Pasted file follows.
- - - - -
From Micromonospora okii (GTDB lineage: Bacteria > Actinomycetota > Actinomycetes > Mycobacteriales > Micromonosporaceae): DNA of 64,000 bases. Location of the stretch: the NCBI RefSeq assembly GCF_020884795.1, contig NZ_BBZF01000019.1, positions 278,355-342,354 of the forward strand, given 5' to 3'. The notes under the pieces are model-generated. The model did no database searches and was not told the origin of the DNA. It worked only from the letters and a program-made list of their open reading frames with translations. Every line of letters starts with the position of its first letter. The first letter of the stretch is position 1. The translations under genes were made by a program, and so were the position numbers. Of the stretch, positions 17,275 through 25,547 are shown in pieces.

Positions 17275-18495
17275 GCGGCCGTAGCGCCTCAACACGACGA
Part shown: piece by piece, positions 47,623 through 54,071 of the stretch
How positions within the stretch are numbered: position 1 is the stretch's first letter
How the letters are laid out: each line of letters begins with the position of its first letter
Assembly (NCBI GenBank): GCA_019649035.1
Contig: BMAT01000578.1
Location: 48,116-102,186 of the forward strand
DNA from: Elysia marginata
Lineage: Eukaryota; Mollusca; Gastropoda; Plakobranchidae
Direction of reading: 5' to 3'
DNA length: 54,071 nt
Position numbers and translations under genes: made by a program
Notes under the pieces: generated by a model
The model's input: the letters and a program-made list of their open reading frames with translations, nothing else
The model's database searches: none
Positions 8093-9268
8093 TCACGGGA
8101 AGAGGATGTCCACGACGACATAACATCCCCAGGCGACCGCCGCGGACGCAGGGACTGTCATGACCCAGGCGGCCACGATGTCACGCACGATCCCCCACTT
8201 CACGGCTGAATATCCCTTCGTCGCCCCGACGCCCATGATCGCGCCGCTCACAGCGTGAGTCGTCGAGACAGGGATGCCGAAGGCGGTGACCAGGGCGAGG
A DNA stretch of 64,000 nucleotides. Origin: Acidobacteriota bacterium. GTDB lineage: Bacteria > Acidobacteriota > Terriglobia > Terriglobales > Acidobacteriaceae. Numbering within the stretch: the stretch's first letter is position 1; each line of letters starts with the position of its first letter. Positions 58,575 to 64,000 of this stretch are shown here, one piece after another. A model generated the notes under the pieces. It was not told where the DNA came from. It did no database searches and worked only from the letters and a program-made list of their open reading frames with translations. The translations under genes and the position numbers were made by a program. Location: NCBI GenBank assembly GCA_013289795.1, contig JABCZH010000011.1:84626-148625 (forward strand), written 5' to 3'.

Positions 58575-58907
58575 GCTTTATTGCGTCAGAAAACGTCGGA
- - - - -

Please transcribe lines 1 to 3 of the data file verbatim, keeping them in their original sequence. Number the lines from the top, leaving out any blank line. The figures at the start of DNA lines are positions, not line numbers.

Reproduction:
From Micromonospora okii (GTDB lineage: Bacteria > Actinomycetota > Actinomycetes > Mycobacteriales > Micromonosporaceae): DNA of 64,000 bases. Location of the stretch: the NCBI RefSeq assembly GCF_020884795.1, contig NZ_BBZF01000019.1, positions 278,355-342,354 of the forward strand, given 5' to 3'. The notes under the pieces are model-generated. The model did no database searches and was not told the origin of the DNA. It worked only from the letters and a program-made list of their open reading frames with translations. Every line of letters starts with the position of its first letter. The first letter of the stretch is position 1. The translations under genes were made by a program, and so were the position numbers. Of the stretch, positions 17,275 through 25,547 are shown in pieces.

Positions 17275-18495
17275 GCGGCCGTAGCGCCTCAACACGACGA